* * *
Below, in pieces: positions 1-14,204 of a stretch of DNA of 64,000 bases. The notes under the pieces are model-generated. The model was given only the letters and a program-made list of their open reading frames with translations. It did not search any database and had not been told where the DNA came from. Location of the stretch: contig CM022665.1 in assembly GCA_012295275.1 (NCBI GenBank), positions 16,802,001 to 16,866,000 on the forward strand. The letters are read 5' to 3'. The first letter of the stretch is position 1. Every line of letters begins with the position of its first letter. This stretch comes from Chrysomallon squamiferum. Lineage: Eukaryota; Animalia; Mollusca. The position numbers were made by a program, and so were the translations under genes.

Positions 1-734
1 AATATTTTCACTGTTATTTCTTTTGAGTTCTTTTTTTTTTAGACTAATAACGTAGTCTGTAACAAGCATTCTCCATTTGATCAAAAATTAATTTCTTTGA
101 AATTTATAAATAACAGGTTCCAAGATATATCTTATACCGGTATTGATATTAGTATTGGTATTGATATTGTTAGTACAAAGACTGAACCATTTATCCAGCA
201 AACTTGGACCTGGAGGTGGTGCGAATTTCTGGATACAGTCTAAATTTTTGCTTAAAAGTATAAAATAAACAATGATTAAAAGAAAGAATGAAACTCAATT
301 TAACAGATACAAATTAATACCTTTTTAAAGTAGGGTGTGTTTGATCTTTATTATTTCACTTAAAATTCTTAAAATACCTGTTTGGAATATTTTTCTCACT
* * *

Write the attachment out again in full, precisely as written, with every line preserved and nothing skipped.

Below, in pieces: positions 1-14,204 of a stretch of DNA of 64,000 bases. The notes under the pieces are model-generated. The model was given only the letters and a program-made list of their open reading frames with translations. It did not search any database and had not been told where the DNA came from. Location of the stretch: contig CM022665.1 in assembly GCA_012295275.1 (NCBI GenBank), positions 16,802,001 to 16,866,000 on the forward strand. The letters are read 5' to 3'. The first letter of the stretch is position 1. Every line of letters begins with the position of its first letter. This stretch comes from Chrysomallon squamiferum. Lineage: Eukaryota; Animalia; Mollusca. The position numbers were made by a program, and so were the translations under genes.

Positions 1-734
1 AATATTTTCACTGTTATTTCTTTTGAGTTCTTTTTTTTTTAGACTAATAACGTAGTCTGTAACAAGCATTCTCCATTTGATCAAAAATTAATTTCTTTGA
101 AATTTATAAATAACAGGTTCCAAGATATATCTTATACCGGTATTGATATTAGTATTGGTATTGATATTGTTAGTACAAAGACTGAACCATTTATCCAGCA
201 AACTTGGACCTGGAGGTGGTGCGAATTTCTGGATACAGTCTAAATTTTTGCTTAAAAGTATAAAATAAACAATGATTAAAAGAAAGAATGAAACTCAATT
301 TAACAGATACAAATTAATACCTTTTTAAAGTAGGGTGTGTTTGATCTTTATTATTTCACTTAAAATTCTTAAAATACCTGTTTGGAATATTTTTCTCACT